The outside of these folks seldom reveals the civil war within. They may appear polite, competent at what they do, articulate, witty. But they may also hold back from engaging other people, or tasks, or challenges. They frequently have “explanations,” “cover stories” in which they claim not to be interested, to prefer spectating rather than participating. The civil war rages on between visions of greatness and the paralyzing sense of inadequacy. The grandiosity of the introverted narcissist consists in negatives: don’t deserve, not good enough, can’t measure up. Their obvious intelligence gives the lie to their professed deficiency and worthlessness.
The mirroring they have received has not been honest, or when they may have received a realistic assessment of limitations, they have not been able to metabolize the feedback. Strange as it may sound, they have not failed enough. Most of the time, what we do falls somewhat short of the initial glowing vision of perfection. True, once in a while we do come very close, but usually, our efforts yield something that’s “pretty good” or even “good enough.” Enough failures shift the viewpoint from “being the best and greatest” to “pretty good” and “good enough.”
In both extraverted and introverted narcissism, we find a grandiose core: “It’s all about me!” The one expresses that core toward the outer world, seeking confirmation of greatness. The other conceals the grandiose core, believing that trying to realize it is futile. For the one, keep trying; for the other, why try? Yet both suffer, albeit in opposite ways. The extraverted version is a problem to others people; the introverted version is a problem to self.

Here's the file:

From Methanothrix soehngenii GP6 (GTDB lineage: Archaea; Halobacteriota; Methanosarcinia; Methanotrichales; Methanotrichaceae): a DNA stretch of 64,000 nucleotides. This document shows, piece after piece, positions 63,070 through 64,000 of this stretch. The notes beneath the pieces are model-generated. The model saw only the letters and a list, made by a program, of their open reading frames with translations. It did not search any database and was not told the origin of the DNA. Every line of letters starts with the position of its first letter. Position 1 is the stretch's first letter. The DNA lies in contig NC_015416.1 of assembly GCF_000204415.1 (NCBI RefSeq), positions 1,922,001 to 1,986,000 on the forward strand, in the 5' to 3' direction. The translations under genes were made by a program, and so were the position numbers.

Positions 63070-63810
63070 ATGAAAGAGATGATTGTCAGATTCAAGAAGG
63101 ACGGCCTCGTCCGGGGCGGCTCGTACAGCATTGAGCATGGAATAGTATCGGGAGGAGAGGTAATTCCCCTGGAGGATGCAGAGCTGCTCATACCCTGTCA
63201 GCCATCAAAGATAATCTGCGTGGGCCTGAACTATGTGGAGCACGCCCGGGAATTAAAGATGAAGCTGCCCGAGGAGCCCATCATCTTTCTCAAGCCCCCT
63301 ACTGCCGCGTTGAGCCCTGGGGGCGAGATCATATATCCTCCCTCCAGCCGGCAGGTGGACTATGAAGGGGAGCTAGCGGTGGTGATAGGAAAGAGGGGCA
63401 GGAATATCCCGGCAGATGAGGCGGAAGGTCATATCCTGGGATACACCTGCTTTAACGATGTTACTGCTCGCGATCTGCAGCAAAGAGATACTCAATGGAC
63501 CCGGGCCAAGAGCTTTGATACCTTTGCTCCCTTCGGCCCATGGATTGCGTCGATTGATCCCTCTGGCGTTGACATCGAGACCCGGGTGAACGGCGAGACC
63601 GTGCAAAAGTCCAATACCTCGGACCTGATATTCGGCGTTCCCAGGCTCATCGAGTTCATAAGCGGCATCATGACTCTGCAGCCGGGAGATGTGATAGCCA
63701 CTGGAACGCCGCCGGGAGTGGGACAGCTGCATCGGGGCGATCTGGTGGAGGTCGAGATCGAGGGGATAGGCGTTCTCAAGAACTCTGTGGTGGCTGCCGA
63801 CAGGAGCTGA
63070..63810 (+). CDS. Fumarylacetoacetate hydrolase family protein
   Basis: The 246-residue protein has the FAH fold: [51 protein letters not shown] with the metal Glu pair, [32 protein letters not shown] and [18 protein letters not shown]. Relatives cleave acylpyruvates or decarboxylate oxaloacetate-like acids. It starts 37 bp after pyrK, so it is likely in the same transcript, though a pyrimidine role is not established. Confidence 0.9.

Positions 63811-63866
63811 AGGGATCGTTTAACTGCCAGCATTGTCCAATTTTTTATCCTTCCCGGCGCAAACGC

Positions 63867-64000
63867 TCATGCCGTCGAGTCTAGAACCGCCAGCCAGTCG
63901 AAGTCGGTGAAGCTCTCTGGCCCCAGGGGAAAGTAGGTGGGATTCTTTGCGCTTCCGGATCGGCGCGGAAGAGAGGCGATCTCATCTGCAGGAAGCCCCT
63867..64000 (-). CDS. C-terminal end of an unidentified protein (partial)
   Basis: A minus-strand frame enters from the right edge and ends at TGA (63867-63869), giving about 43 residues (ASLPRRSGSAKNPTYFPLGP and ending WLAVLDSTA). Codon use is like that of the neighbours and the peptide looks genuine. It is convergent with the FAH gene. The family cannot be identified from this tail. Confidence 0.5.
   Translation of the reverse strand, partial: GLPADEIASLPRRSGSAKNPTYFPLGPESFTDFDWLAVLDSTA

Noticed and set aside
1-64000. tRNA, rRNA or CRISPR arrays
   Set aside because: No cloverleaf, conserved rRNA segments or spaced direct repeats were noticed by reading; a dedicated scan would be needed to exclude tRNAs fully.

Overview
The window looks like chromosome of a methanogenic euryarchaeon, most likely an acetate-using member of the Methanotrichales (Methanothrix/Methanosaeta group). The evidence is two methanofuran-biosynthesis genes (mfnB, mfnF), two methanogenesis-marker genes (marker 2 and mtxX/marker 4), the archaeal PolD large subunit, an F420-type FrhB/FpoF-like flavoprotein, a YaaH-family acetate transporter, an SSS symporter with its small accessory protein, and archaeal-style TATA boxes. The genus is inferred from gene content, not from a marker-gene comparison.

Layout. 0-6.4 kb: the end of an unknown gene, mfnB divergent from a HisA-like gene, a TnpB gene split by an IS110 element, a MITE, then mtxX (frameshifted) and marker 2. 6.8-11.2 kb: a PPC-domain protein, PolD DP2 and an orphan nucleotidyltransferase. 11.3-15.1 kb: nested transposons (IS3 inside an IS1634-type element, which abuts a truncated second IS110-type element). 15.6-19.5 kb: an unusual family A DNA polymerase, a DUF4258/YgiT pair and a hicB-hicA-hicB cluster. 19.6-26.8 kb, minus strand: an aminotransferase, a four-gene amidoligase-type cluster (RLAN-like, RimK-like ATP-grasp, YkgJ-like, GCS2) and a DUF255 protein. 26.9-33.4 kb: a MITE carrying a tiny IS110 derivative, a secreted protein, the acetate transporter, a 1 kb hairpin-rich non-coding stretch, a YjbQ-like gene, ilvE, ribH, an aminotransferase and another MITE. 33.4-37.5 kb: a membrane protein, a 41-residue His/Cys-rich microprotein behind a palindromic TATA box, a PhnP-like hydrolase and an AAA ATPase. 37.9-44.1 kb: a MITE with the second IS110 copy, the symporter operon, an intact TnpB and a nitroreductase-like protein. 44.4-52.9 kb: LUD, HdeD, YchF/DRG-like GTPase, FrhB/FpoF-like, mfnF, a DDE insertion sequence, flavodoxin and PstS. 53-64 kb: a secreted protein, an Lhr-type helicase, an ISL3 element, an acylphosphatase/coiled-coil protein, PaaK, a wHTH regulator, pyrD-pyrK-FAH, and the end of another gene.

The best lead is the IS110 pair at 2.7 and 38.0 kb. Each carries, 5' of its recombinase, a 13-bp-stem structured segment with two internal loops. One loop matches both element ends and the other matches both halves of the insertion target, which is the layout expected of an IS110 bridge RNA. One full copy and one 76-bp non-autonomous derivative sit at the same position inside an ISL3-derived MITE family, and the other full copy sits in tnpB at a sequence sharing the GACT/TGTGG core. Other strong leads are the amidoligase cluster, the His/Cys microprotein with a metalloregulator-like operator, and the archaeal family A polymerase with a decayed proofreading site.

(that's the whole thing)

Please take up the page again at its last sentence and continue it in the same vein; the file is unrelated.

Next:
All infants, children, young people and no-longer-so-young people need honest mirrors to reflect what is real. When the people around us truly care enough about us, we can trust them to be honest mirrors who give us back to ourselves, reflecting our real abilities, our real accomplishments, our real potential and our real short-comings and failures. An honest mirror could be life changing for the narcissistic individual who can open up to caring, honest mirroring.
In all relationships we have the opportunity to mirror the other person. If we care about the other, do we care enough to be an honest mirror? And when we need to recover a part of ourselves, where do we find the trusted persons who will honestly reflect our virtues as well as our vices?
May 2017 Boris Matthews, PhD, LCSW practices Analytical Psychology (a.k.a. Jungian Analysis) at the Ommani Center for Integrative Medicine in Pewaukee, WI. He is a teaching and supervising faculty member of the C. G. Jung Institute of Chicago, IL, and again he will serve as Director of the Analyst Training Program at the Jung Institute, beginning in September, 2017. To schedule an appointment, contact him at 608.217.5184.